evacuees in hotel 248 88.
(photo credit: Courtesy [file])
Prime Minister Ehud Olmert lashed out on Sunday at the red tape hampering the resettlement of the Gaza evacuees.
"We have to take all measures at our disposal to prevent the excessive bureaucracy that is delaying the process," Olmert said at a meeting of the ministerial committee dealing with the resettlement of the 1,700 families evacuated from the Gaza Strip and four northern Samaria communities in the summer of 2005.
A year on: Magazine special
While most of the evacuees now live in some form of temporary housing, only 21 families have made it through the bureaucratic process and obtained permission to build permanent homes. It is estimated that some 1,379 families still await authorization to build homes that replicate their Gaza communities. The remaining 300 families are assumed to have sought individual solutions.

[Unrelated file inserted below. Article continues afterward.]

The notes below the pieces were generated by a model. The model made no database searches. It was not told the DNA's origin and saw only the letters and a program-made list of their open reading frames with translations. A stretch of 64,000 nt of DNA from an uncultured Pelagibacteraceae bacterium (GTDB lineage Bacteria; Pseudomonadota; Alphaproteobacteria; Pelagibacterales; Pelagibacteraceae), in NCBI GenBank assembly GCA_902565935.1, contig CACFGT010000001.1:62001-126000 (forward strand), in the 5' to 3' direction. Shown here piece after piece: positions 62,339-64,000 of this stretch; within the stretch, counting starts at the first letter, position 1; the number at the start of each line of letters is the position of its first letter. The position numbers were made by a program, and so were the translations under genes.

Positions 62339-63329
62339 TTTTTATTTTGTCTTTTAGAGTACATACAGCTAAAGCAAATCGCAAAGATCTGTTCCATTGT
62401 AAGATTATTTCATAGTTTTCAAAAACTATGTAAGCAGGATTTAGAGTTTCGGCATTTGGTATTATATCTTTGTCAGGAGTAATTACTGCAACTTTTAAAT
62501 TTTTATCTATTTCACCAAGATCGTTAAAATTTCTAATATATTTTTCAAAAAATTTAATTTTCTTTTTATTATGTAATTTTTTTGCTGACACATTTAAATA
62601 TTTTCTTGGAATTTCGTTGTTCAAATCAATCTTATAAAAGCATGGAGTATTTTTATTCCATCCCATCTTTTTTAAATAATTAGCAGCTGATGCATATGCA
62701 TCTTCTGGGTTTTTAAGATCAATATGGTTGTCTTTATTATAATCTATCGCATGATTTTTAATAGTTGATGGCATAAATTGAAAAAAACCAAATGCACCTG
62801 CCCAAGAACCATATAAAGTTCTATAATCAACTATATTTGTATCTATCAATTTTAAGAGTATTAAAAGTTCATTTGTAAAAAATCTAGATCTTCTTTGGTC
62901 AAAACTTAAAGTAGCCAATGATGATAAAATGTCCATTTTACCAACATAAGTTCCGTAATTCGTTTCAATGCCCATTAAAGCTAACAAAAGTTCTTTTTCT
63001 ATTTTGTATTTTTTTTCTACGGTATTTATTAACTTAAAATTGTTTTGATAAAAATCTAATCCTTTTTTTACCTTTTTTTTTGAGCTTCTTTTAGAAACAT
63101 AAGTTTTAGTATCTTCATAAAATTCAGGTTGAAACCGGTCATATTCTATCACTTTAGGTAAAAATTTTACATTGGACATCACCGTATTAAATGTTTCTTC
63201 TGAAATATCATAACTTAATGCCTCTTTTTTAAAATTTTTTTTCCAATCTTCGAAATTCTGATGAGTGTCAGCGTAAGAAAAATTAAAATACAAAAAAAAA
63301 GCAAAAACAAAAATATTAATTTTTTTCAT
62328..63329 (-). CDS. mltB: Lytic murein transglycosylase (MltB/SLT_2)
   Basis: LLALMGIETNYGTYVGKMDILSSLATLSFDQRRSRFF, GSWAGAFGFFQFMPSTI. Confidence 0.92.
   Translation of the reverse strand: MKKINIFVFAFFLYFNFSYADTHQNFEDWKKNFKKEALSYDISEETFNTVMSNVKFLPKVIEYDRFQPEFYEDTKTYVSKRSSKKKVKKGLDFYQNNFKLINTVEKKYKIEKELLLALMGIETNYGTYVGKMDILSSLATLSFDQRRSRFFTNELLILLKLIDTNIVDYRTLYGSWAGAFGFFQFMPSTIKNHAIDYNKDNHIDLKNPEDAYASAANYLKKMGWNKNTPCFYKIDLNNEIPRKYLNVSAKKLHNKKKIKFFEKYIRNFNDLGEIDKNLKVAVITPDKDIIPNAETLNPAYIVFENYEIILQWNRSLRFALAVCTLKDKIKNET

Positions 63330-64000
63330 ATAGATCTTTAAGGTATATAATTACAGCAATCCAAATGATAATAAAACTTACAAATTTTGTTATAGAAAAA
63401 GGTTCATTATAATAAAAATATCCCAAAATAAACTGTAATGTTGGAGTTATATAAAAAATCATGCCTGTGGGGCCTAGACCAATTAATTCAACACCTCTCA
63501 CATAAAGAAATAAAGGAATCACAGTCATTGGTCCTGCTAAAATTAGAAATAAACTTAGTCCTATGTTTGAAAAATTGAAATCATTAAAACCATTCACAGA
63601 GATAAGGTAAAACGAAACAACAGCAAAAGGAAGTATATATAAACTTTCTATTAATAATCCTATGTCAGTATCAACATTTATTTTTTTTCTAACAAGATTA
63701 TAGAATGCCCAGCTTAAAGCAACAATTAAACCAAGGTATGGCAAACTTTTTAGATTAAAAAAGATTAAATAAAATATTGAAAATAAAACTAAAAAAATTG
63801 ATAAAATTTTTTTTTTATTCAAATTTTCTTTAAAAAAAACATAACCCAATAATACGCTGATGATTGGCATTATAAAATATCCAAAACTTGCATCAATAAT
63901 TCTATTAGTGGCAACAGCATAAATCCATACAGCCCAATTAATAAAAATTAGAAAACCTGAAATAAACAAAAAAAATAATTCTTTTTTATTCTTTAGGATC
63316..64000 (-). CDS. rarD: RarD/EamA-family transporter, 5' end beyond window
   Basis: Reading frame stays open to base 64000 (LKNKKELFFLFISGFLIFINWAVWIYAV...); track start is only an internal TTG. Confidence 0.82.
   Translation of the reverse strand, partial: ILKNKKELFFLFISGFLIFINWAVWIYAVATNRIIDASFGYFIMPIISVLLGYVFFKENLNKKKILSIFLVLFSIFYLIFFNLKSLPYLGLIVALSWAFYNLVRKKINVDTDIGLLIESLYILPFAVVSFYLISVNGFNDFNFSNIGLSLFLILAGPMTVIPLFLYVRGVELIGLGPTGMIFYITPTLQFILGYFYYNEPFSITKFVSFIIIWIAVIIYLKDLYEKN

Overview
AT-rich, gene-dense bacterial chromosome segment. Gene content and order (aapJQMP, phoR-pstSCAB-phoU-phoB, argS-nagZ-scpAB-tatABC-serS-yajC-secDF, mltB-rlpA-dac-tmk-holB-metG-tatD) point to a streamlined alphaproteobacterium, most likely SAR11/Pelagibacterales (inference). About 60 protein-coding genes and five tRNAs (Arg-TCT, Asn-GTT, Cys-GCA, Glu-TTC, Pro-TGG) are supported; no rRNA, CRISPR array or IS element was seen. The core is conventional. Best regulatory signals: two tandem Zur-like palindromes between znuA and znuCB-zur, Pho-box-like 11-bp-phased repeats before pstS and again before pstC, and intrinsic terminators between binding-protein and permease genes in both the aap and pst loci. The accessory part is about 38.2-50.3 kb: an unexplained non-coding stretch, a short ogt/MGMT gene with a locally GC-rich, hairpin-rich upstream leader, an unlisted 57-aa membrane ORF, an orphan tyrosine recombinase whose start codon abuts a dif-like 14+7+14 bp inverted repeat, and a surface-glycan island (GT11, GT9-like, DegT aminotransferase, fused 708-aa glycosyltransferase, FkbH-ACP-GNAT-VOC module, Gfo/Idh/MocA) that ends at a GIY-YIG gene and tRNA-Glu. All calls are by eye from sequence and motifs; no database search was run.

It is now estimated by government officials that the time needed to build new homes for the evacuees will be three years, instead of two as originally estimated.
The committee received an interim report on the status of efforts to reconstruct new communities for the 1,400 families, as well as a report on other resettlement issues such as employment and compensation claims.
No details from the report were available to the press.
In speaking to the committee, Olmert said that he had supported disengagement from Gaza and the four settlements in northern Samaria, but not the cumbersome resettlement process that had developed in the aftermath of the pullout. He said he wanted to see all unjustified bureaucratic measures removed. At the end of the meeting, Olmert said, "I hope my words will be put into practice in the field and that we will be able to find solutions within a reasonable time frame."